KFB Candid Conversation: Adam Hinton, Hinton Mills

Posted on Jun 23, 2017

KFB Candid Conversation presents a discussion about the topical issues facing the agricultural industry in a question and answer format with a member of the agricultural community. In this column, Adam Hinton of Hinton Mills discusses the importance of rural communities and the farms and businesses that make up those rural economies. Hinton Mills is a multi-generation owned farm and feed supply business with five locations in three counties.

 

What is some of the history of Hinton Mills?

We’ve been in business for nearly 100 years. It was started in 1918 by my great grandfather Frank L. Hinton in Goddard, Kentucky. A few short years later he and my great grandmother took over the Plummers Landing location, which was started by his uncle O.L. Hinton as a wagon spoke factory. There was this rich history of agriculture in the family even before our business started. Over the years, an employee or two would be added along with additional store sites until we grew to have 50 employees working in five locations to serve the agriculture community six days a week. We rest on Sunday and get up and do it again the next day. While the businesses are located in three counties, we have regular deliveries all over the region. I feel like we have been able to make a difference in the agriculture industry in a much wider area than ever before.

 

Do you think the small town atmosphere lends itself to rural community businesses?

For rural businesses, one of the key things to success is having repeat customers who are satisfied and tell their neighbors. That is how we have grown over the last century. Growing through word of mouth has worked really well for us, the ag community as a whole, and rural communities in general. Growing through word of mouth, it’s the true definition of grassroots. Historically and still today rural businesses are dependent on their neighbors. That sense of neighbor and community is strong in these smaller areas. We are dependent on the loyalty of these folks, our customers. Loyalty, community and neighbor are important words to Hinton Mills, and agriculture in general we are really glad to be a part of that.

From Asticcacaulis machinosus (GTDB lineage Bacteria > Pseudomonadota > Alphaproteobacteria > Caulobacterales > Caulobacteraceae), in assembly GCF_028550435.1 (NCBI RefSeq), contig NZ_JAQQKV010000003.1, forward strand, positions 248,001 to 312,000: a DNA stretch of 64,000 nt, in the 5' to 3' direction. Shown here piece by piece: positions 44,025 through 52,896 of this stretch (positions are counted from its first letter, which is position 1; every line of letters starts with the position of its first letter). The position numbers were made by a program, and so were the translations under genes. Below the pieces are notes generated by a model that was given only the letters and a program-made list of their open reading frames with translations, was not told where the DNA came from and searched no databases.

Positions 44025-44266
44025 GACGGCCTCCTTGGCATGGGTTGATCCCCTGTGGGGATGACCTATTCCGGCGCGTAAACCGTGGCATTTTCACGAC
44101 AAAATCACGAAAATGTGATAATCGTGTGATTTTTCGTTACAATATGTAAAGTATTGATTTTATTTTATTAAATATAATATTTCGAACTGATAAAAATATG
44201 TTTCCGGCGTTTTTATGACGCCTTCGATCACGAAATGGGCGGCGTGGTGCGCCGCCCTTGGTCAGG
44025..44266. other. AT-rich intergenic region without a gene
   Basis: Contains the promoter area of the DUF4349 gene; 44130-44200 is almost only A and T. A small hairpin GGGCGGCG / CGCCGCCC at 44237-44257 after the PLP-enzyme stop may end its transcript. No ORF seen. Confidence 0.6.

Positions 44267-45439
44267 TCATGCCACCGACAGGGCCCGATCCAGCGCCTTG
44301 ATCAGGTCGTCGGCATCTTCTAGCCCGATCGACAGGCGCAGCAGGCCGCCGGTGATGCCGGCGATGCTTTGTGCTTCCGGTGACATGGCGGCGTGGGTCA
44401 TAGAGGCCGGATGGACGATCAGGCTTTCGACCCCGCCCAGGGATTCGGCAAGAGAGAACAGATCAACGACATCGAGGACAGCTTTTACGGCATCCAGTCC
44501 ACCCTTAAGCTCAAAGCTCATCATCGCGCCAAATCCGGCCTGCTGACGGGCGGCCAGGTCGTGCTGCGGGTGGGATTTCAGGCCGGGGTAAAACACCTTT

Farming is primarily a family business, as often is the case with rural businesses. What has family meant to this business?

I’m one of three brothers who represent the fourth generation in the business and we bring three different perspectives to the business. We all had similar upbringings, living in Fleming County, going to the same schools and college, but after that we began to get diverse perspectives. I moved away and worked at an aeronautical university in Florida; my older brother Matt moved away and got his MBA and worked in the manufacturing industry; and Nathan came to work here straight out of college. I think we all have brought something unique and positive to the table with different views. But we have also kept traditions started by generations gone by like celebrating birthdays with our employees by letting them have that day off. Being away was something good but every time I came home, there was something pulling me back. I wanted to be a part of my grandparents’ lives and family. Another thing was the rural and agriculture lifestyle. I missed that and there’s no place like home. But we also saw the work my dad was doing and how it was positively impacting the business and community, it made it exciting to think about being a part of that.

 

How important are rural businesses to the farm communities they serve and beyond?

The things that Hinton Mills stands for are the same things found in every business in every small town throughout America. You’ll find people who care about their community, they care about their neighbors, they care about their employees, and they care about their families. The business owners are at every town function that they are asked to participate in. They are behind the scenes of many things happing in those small towns - like little leagues, events with the local fire departments or local fundraisers for someone who is sick or going through hard times. These folks are passionate about their communities. They live their value system in their work. That is what has built America and the existence of that kind of mentality will continue to make America great in the future. 

 

If you could send a message to USDA Secretary Sonny Perdue, who also hails from a small town, what would that be?

In borrowing a statement from Warren Beeler, head of the Governor’s Office of Agricultural Policy, I would say, you really don’t have to do anything for us; just don’t do anything to us. The message is to let agriculture keep doing what we do. I don’t think we need lots of special favors but we don’t need over regulation. There’s no one who cares more about their livestock, the ground in which they grow crops, and the people who are our friends, neighbors and consumers than farmers and their farming communities. Agriculture communities have historically done a good job and are still doing so today. Can we get better? Absolutely. Are there some things the government can do to help? Yes.  However, I believe government can best help agriculture by letting us do what we do best. There are programs to help rural communities found in the current Farm Bill and while dollars are short, I would say at the very least, don’t cut programs for agriculture and farm communities. Keep in mind, no matter where you live, all of us need food.  It is a necessity.